• H04L63/02Network architectures or network communication protocols for network security for separating internal from external traffic, e.g. firewalls
    • H04L63/0209Architectural arrangements, e.g. perimeter networks or demilitarized zones
    • GPHYSICS
    • G06COMPUTING; CALCULATING; COUNTING
    • G06FELECTRIC DIGITAL DATA PROCESSING
    • G06F9/00Arrangements for program control, e.g. control units
    • G06F9/06Arrangements for program control, e.g. control units using stored programs, i.e. using an internal store of processing equipment to receive or retain programs
    • G06F9/46Multiprogramming arrangements
    • G06F9/54Interprogram communication
    • G06F9/547Remote procedure calls [RPC]; Web services
    • HELECTRICITY
    • H04ELECTRIC COMMUNICATION TECHNIQUE
    • H04LTRANSMISSION OF DIGITAL INFORMATION, e.g. TELEGRAPHIC COMMUNICATION
    • H04L12/00Data switching networks
    • H04L12/02Details
    • H04L12/14Metering, charging or billing arrangements specially adapted for data wireline or wireless communications
    • H04L12/1403Architecture for metering, charging or billing
    • H04L12/1407Policy-and-charging control [PCC] architecture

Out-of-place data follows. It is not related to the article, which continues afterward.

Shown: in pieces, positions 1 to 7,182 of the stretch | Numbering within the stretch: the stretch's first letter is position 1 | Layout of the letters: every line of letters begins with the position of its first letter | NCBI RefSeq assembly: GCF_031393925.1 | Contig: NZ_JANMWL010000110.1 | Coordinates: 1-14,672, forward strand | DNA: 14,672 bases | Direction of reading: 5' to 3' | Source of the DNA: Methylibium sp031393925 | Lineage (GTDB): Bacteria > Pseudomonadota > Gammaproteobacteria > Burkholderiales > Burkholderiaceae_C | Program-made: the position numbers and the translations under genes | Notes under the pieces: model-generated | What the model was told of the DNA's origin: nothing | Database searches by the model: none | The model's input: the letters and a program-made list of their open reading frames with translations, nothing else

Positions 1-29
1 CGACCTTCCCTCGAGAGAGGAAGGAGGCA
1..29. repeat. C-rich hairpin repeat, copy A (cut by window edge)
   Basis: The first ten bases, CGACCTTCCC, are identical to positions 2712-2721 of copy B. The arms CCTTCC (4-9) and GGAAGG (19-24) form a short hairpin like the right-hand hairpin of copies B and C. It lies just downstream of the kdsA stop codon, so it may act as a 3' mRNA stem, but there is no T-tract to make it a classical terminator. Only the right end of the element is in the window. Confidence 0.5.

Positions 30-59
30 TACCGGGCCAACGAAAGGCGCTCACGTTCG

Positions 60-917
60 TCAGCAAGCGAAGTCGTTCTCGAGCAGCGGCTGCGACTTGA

• HELECTRICITY
    • H04ELECTRIC COMMUNICATION TECHNIQUE
    • H04LTRANSMISSION OF DIGITAL INFORMATION, e.g. TELEGRAPHIC COMMUNICATION
    • H04L61/00Network arrangements or network protocols for addressing or naming
    • H04L61/15Directories; Name-to-address mapping
    • H04L61/1505Directories; Name-to-address mapping involving standard directories or standard directory access protocols
    • H04L61/1511Directories; Name-to-address mapping involving standard directories or standard directory access protocols using domain name system [DNS]
    • HELECTRICITY
    • H04ELECTRIC COMMUNICATION TECHNIQUE
    • H04LTRANSMISSION OF DIGITAL INFORMATION, e.g. TELEGRAPHIC COMMUNICATION
    • H04L63/00Network architectures or network communication protocols for network security
    • H04L63/08Network architectures or network communication protocols for network security for supporting authentication of entities communicating through a packet data network
    • H04L63/0823Network architectures or network communication protocols for network security for supporting authentication of entities communicating through a packet data network using certificates
    • HELECTRICITY
    • H04ELECTRIC COMMUNICATION TECHNIQUE
    • H04LTRANSMISSION OF DIGITAL INFORMATION, e.g. TELEGRAPHIC COMMUNICATION
    • H04L63/00Network architectures or network communication protocols for network security
    • H04L63/08Network architectures or network communication protocols for network security for supporting authentication of entities communicating through a packet data network
    • H04L63/0876Network architectures or network communication protocols for network security for supporting authentication of entities communicating through a packet data network based on the identity of the terminal or configuration, e.g. MAC address, hardware or software configuration or device fingerprint
    • HELECTRICITY